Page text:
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December 5, 2017 (LifeSiteNews) — Christians are not commanded to simply “tolerate” their neighbors, they are commanded to love their neighbors—and love, in the Christian tradition, is not simply a feeling of warmth or affection, it is quite literally to desire the other’s good

Progressives, however, do not mean that we should all tolerate people—they mean that everyone must tolerate behaviors and lifestyles, regardless of whether some believe those lifestyles and behaviors to be harmful, and thus incompatible with desiring the other’s good.

One example of this trend is how Christians in North America are being smeared with the “homophobia” label. 

Being labeled “homophobic” today doesn’t actually mean that you fear or hate gay people. What it simply means is that you disagree some parts of the LGBTQ agenda, whether that be gay “marriage” or transgender pronouns or religious liberty. In fact, you can have friends or family members who are members of this community that you know and love, and this doesn’t matter—the question is, will you give unqualified support to the entire political agenda of this particular movement, regardless of your own sincerely-held beliefs? 

If not—bigot!

The case of Trinity Western University, which was before Canada’s Supreme Court last week, is one good example of this. Trinity Western has a “Community Covenant” that students agree to, a covenant which essentially reiterates the two-millennia-old Christian view that sexual relations should be confined to monogamous, heterosexual marriage.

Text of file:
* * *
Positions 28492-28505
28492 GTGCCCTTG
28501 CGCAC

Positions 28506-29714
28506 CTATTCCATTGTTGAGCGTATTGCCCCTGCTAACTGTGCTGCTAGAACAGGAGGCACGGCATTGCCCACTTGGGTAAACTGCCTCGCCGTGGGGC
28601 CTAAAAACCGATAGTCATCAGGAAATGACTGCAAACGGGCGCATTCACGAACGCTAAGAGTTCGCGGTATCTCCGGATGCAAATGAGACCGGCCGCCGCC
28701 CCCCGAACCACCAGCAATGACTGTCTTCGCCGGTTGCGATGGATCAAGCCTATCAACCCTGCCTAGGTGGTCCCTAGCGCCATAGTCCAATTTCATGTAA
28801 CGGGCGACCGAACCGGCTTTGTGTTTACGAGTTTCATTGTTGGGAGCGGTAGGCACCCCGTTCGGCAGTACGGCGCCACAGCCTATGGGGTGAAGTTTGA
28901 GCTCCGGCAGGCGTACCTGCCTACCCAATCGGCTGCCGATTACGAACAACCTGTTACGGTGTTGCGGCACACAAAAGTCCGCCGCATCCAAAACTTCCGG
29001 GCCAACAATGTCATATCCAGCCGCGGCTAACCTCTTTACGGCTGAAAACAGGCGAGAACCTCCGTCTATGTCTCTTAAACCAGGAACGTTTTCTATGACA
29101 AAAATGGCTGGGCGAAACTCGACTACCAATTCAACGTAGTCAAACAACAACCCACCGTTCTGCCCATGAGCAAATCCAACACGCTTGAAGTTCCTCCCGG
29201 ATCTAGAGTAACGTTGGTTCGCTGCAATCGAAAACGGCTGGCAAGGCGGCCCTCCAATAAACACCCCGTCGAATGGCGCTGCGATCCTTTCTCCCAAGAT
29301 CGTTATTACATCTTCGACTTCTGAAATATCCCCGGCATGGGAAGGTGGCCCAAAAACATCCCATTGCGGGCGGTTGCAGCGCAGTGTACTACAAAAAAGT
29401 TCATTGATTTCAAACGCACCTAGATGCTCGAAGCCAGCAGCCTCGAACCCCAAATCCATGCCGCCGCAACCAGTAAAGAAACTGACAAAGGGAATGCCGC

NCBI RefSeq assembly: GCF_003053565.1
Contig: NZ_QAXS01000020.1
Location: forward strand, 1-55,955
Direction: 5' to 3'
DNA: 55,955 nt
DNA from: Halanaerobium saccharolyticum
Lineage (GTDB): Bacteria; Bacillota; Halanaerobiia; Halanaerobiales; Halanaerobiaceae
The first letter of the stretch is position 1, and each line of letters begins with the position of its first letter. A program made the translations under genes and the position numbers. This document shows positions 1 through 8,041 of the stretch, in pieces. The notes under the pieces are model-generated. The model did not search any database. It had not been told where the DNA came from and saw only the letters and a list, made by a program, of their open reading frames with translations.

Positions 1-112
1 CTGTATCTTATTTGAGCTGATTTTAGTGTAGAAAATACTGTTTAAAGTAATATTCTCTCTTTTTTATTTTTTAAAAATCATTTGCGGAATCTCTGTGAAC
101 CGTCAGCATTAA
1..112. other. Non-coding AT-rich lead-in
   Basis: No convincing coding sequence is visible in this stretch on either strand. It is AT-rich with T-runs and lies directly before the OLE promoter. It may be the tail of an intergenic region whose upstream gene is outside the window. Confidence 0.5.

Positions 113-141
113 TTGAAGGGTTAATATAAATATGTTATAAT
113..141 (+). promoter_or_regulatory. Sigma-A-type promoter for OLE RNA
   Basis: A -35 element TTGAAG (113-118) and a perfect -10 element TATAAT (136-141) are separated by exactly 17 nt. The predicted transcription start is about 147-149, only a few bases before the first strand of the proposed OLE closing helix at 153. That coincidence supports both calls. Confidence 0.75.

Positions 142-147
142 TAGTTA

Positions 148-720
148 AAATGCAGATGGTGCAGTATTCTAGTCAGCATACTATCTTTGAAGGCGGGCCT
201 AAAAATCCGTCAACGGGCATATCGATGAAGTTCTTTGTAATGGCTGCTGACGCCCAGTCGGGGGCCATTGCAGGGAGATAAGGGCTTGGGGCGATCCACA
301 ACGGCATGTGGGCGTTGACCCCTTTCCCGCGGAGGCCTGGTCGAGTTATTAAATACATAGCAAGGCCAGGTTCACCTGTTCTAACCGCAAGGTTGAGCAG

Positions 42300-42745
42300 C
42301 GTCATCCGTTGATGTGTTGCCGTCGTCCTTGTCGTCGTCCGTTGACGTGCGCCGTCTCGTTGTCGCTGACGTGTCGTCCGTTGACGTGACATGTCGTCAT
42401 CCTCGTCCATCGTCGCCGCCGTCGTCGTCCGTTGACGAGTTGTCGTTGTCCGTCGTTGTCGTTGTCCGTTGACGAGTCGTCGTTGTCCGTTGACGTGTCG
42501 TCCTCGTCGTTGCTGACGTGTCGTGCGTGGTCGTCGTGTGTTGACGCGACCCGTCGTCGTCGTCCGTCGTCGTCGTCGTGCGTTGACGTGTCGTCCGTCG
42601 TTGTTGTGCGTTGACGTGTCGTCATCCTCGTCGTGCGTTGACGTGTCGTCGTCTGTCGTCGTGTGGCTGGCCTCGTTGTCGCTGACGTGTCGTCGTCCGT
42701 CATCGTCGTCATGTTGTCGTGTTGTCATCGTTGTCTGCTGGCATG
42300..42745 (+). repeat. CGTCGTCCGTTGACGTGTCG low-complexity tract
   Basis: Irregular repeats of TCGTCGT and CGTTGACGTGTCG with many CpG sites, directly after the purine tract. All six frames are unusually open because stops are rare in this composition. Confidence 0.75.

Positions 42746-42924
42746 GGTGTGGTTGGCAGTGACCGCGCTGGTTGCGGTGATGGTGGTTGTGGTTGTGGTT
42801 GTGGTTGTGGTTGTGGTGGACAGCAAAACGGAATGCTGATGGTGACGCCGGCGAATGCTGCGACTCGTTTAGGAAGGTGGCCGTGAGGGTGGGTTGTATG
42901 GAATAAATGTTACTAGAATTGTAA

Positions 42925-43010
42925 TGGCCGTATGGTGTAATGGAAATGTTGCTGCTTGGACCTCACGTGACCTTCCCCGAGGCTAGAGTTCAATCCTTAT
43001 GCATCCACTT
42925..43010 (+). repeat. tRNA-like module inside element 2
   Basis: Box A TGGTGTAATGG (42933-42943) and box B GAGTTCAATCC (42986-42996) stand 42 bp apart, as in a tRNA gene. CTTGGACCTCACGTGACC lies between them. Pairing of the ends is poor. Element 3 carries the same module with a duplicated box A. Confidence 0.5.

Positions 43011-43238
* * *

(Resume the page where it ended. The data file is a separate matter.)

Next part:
Several gay students, after initially agreeing to this covenant, have later claimed that it was a terrible, awful thing—regardless of the fact that they voluntarily agreed to it. 

One Trinity Western alumnus, who has been a prominent advocate of remaking TWU to suit the standards of the LGBTQ community, admits that he “felt bolstered by a supportive social circle at Trinity Western University” but that the existence of a covenant that expressed disapproval of the gay lifestyle felt “violating.”

A number of LGBTQ Trinity Western alumni, who openly admit that the staff and students at TWU treated them with love, respect, and compassion, have still decided to launch a full-scale and vitriolic attack on their alma mater, claiming that the university’s dedication to traditional Christian values is hurtful to them. 

A scan of these debates on social media is jarring—the level of anger is often through the roof. Other TWU alumni express confusion—the very people attacking TWU, they point out, were treated no differently than anyone else, and would admit this themselves. 

So why the attacks on the Christian identity of TWU? Why the insistence on attacking other TWU alumni on social media, often former friends of theirs—simply because those friends still hold to the traditional view of marriage?

It is because the LGBTQ movement has taught a generation that genuine love and compassion are not what is most important, it is tolerance–tolerance at the expense of everything else–that matters. 

Another recent Canadian example would be the attempt of Alberta’s ruling NDP party to smear United Conservative Party leader Jason Kenney as a bigot bent on cruelly “outing” gay kids for his opposition to Bill 24

Kenney opposed gay “marriage” when that debate raged nearly a decade ago, as did many other MPs—including some still sitting in the Liberal caucus. But, he also worked to bring gay men who would have been targeted for execution out of the Middle East and to safety in Canada during the Harper years, a fact that directly contradicts the “homophobe” label progressives would like to saddle him with.

So Jason Kenney, a man directly responsible for saving members of the LGBTQ community from execution by creating an “underground railroad” to bring them to safety in Canada, is still a “homophobe.” In fact, he’s a “homophobe” according to Rachel Notley’s NDP even though as a young man, he volunteered for several years at an AIDS hospice—and at the height of the crisis, when some still thought that AIDS could be infectious. He sat at the bedsides of dying men to offer them words of comfort. He served dying members of the gay community when some were alone and abandoned by everyone else. 

This man is Rachel Notley’s version of a “homophobe.”